Facebook reduces the classification of content that promotes sensational medical treatments

Facebook is finally moving towards something positive to make people focus more on realistic and real content than on miraculous things. One of the most popular social networking sites has announced the reduction and abandonment of material that causes miracle cures related to health problems. This is because the site was criticized for allowing the dissemination of such content that diverts people. Even YouTube is also struggling to degrade the material that is cheating the audience.

Both Facebook and YouTube are making efforts not only to work against the remedies, but also to work hard to avoid content that promotes controversies and doubtful doubts, such as that the Moon landings were false, that the Earth is flat and else. Complaints were received against content such as home remedies to cure cancer or remedies to overcome autism.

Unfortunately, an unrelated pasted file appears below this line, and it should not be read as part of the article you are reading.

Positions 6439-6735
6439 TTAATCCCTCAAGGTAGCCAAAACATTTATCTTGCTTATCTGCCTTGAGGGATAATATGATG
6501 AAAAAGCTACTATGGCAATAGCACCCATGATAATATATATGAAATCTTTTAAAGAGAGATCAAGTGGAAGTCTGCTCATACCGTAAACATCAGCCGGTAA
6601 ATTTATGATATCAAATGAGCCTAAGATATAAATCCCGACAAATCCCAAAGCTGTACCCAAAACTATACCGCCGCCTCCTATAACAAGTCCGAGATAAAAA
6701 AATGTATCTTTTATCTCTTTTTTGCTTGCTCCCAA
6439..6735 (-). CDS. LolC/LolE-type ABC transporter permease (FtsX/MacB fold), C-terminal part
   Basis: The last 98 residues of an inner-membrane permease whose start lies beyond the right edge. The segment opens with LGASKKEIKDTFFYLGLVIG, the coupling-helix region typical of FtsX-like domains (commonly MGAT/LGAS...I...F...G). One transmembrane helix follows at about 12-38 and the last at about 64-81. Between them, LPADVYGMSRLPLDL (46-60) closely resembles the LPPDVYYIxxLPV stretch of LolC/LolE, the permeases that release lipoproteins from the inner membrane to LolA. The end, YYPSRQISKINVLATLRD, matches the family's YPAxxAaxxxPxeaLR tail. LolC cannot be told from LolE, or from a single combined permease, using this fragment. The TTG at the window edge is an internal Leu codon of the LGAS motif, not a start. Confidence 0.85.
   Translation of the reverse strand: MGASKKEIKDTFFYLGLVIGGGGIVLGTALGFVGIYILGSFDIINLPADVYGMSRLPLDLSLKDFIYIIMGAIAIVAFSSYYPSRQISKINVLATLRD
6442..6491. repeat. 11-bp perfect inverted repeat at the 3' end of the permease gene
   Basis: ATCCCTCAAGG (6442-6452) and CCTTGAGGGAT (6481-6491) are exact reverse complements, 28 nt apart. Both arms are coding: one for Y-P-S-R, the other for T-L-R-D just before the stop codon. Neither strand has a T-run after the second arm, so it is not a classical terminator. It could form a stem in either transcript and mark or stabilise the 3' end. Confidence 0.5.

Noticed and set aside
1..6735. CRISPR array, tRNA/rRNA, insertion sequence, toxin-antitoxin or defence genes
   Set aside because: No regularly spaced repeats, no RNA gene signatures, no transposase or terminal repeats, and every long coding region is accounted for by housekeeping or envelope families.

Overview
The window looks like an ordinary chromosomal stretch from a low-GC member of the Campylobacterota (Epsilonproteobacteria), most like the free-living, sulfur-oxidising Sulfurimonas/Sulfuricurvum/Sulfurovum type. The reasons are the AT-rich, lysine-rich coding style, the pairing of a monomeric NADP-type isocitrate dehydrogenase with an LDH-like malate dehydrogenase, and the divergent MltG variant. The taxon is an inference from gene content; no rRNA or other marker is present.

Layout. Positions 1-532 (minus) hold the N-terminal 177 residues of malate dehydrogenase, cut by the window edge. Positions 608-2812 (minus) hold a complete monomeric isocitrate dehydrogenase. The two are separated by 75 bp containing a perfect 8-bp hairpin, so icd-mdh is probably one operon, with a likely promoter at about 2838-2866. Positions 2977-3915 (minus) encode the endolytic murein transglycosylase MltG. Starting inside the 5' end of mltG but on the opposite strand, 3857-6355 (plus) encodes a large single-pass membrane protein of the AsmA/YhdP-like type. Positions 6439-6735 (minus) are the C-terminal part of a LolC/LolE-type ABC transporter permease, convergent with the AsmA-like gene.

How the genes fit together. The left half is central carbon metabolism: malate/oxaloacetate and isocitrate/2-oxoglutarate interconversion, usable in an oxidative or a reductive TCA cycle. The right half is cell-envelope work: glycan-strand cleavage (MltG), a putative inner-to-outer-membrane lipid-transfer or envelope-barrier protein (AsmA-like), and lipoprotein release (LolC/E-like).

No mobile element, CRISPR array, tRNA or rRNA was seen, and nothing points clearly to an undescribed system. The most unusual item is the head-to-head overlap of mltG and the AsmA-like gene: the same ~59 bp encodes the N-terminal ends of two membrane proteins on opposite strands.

Recently, Facebook took a step and cut the revenue from online ads that represent unacceptable facts. He responded to the Wall Street Journal's research on the popularity of fake cancer treatments.

Facebook's product manager, Travis Yeh, confirmed that the sensational or false health content should be degraded, as they influence the importance of the original and legitimate health material available on the site. False remedies are diverting people's attention to real solutions to their health problems.



In addition, he explains that two classification updates were made last month to reduce overvalued remedies. The scope of the sale and purchase of said products and services will also be reduced. The products or services include pills to lose weight or pills to treat cancer, etc.

In addition to these, Yeh also says that Facebook should have rating changes in the news based on the reactions of the audience and the effect of deceptive material on the behaviors. Classification is necessary to degrade information that is bad for the community in general.

"Pages should avoid health publications that exaggerate or deceive people and publications that try to sell products through health-related claims." If a page stops publishing this content, its publications will no longer be affected by this change. .

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